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Dead Space is the best game out there after Doom, at least to me it is.

Then we have a difference of opinion, and I can respect that. :-)

To me, Doom isn't about survival in a space station filled with demons. That's the premise behind the game, but really the gameplay doesn't reflect much of that. If you boil the game down to the essentials, you really just see a lot of Conan-esque demon-beating action across various random, hellish/brick/tech landscapes.

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Another futuristic FPS??? hmmm...

Doom 1 & 2 didn't feel futuristic. Doom 3 felt very futuristic.

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You could add time travel, but that would be wacky lol. I'd have to say futuristic definitely, most of the demons used newer technology mixed in with their bodies. If it's not futuristic it wouldn't be Doom, makes more fear when you don't know what to expect from the future. Much like Quake, how could you make Quake or Doom not futuristic they were built on it. The PDA lol, it did have pass codes, and security features that interacted with the base kinda, they could have had that stuff in a helmet or implant. Doom 4 will be a surprise, well I hope, with how game technology has increased so much since Doom 3 who knows what will be included they were creative and detailed with the computer interfaces, I found those amazing for the time. With how Doom 3 was a cold steel future I liked what they did with it, the feel in that game still is very different from most games I play, feels the most realistic for a future setting. Doom 1, 2, & Final did feel a bit futuristic but Doom64 was closer and did have the atmosphere in some levels. All in all I really think they should make it like Doom 3's settings again and add to it.

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Dark27 said:

how could you make Quake or Doom not futuristic they were built on it.

Quake 1 is not (very) futuristic.

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Doom, honestly, is also not very futuristic. If you try to count any futuristic elements in Doom that actually have a bearing on the way the game is played, you can really only name the plasma gun and BFG. And those two weapons are hardly critical to Doom's gameplay... while iconic, id could've ripped them out during development and nobody would've cared, just like we don't care that the game has no rifle or "Dark Claw" weapon.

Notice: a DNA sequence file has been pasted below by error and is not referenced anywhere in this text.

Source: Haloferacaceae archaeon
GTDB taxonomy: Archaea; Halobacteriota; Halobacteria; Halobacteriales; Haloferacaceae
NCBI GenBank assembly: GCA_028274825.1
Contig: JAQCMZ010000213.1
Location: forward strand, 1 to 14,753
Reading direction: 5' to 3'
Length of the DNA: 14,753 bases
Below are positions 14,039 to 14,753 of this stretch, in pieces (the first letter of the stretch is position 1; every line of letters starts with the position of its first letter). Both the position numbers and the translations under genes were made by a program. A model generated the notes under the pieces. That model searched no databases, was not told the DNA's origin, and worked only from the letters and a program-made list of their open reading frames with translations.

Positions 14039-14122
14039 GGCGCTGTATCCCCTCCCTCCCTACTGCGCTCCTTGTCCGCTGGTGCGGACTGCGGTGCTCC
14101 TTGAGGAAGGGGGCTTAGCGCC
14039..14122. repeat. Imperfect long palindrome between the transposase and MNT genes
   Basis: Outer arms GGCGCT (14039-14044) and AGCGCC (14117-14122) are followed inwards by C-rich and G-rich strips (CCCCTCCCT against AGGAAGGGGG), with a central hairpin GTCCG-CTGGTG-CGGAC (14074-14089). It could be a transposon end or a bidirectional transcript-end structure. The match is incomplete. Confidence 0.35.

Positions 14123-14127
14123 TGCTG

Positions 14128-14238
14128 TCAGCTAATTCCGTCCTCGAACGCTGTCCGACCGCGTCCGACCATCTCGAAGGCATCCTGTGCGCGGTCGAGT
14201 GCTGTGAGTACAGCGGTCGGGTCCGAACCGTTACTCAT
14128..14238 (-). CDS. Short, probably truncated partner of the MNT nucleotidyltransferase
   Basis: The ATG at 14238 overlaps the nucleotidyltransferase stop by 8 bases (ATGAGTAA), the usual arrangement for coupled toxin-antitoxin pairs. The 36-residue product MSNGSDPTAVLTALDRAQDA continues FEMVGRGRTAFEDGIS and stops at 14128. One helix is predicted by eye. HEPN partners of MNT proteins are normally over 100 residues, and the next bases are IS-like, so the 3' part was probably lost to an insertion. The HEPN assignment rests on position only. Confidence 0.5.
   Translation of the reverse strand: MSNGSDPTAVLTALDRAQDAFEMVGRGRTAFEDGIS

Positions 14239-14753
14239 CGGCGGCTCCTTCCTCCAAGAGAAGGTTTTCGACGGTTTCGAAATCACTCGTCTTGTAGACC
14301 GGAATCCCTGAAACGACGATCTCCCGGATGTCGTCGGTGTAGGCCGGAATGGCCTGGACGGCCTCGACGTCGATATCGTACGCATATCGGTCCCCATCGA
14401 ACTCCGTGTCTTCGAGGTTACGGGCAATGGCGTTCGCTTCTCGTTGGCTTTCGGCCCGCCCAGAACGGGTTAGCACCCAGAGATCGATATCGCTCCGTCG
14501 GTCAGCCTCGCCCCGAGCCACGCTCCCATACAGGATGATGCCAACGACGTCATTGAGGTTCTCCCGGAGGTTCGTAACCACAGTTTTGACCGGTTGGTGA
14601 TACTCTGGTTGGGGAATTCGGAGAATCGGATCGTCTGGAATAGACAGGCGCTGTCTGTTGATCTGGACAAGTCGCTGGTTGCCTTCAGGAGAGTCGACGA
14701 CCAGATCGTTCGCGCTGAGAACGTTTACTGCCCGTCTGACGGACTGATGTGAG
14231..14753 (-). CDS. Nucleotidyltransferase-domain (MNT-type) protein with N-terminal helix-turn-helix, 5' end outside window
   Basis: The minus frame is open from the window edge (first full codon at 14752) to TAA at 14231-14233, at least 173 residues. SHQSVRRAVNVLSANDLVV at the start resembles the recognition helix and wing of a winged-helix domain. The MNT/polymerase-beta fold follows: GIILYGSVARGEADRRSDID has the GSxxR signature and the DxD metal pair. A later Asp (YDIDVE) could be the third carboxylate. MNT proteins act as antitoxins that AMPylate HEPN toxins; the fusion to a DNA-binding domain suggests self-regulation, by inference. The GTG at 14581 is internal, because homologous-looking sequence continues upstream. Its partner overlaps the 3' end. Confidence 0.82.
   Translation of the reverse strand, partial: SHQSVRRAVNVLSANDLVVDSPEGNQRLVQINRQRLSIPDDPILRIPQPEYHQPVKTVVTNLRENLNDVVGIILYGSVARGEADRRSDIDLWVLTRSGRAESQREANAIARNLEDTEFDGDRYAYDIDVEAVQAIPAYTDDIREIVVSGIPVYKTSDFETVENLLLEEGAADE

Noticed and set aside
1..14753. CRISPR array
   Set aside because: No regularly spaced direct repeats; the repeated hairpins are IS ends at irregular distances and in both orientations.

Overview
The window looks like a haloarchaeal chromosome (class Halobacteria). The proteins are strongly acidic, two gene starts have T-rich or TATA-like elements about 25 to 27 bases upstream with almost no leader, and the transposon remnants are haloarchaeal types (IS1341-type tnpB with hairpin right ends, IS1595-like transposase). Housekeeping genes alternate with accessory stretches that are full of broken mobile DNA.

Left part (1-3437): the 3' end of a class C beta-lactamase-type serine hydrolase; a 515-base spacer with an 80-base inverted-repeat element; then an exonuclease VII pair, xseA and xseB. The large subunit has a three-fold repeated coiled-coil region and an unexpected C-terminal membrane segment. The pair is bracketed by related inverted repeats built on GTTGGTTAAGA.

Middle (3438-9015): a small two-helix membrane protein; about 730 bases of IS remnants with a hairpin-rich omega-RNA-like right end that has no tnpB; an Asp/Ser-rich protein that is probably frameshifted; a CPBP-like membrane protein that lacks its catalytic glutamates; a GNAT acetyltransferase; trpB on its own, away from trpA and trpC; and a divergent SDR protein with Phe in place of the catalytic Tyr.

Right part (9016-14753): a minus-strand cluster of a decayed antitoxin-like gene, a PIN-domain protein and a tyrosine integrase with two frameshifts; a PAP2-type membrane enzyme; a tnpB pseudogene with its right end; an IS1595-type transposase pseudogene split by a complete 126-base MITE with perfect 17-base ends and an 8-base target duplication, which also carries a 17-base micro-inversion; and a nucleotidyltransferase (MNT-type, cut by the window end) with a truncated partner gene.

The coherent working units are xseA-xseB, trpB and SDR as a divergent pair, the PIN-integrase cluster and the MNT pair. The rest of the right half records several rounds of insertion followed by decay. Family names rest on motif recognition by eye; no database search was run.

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They showed cool touch interfaces in the movie Terminator 4 when John Connor was in the Skynet base. If you had more interactive touch interfaces and other things you could fiddle with in the game like switching lights on and off and/or messing with cranes to drop crates on monsters, that would be cool. The interactive consoles in Doom3 were very cool, but they need to expand on that. And make the ambient lighting in the maps a little brighter please!

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There was no ambient lighting in Doom 3. Every light source had to be placed manually and properly.

That's why it was so dark. Also because they decided to go with a heavy horror theme, and dark is scary right?

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... in a power outtage... wouldn't there be minimal lights? But yes everyone hates dark... yet no one adjusted the brightness or gamma. I did. Never had a problem with the darkness.

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When I first played Doom3 five years ago I set the gamma to the max. Explain to me how I still couldn't see anything.

Sorry buddy, but the *fact* that Doom3 was too dark is something everyone else has already admitted to, including id software. So who are you defending?

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I always prefered thinking about doom... in modern times.
I mean, the not so distant future, rather than 2145. I picture the earth (Where doom4 will most likely take place) being the same as it is now, with maybe a few new looks to it.

But not flying cars, weird holographic billboards, etc etc.